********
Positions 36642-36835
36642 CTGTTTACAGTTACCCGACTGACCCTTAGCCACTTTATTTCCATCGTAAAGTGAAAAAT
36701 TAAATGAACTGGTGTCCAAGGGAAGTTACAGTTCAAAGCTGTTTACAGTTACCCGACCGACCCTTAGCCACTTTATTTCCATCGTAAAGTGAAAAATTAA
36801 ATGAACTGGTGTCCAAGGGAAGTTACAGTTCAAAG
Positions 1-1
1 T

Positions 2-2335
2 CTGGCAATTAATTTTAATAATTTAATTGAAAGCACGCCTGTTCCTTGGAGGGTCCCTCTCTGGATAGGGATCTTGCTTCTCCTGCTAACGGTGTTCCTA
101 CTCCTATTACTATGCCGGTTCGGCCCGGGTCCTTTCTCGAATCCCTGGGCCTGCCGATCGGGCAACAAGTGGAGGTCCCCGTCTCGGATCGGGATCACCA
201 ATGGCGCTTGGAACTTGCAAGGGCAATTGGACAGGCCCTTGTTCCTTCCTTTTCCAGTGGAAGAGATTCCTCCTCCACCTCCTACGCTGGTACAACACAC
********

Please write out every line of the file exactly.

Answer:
Positions 36642-36835
36642 CTGTTTACAGTTACCCGACTGACCCTTAGCCACTTTATTTCCATCGTAAAGTGAAAAAT
36701 TAAATGAACTGGTGTCCAAGGGAAGTTACAGTTCAAAGCTGTTTACAGTTACCCGACCGACCCTTAGCCACTTTATTTCCATCGTAAAGTGAAAAATTAA
36801 ATGAACTGGTGTCCAAGGGAAGTTACAGTTCAAAG
Positions 1-1
1 T

Positions 2-2335
2 CTGGCAATTAATTTTAATAATTTAATTGAAAGCACGCCTGTTCCTTGGAGGGTCCCTCTCTGGATAGGGATCTTGCTTCTCCTGCTAACGGTGTTCCTA
101 CTCCTATTACTATGCCGGTTCGGCCCGGGTCCTTTCTCGAATCCCTGGGCCTGCCGATCGGGCAACAAGTGGAGGTCCCCGTCTCGGATCGGGATCACCA
201 ATGGCGCTTGGAACTTGCAAGGGCAATTGGACAGGCCCTTGTTCCTTCCTTTTCCAGTGGAAGAGATTCCTCCTCCACCTCCTACGCTGGTACAACACAC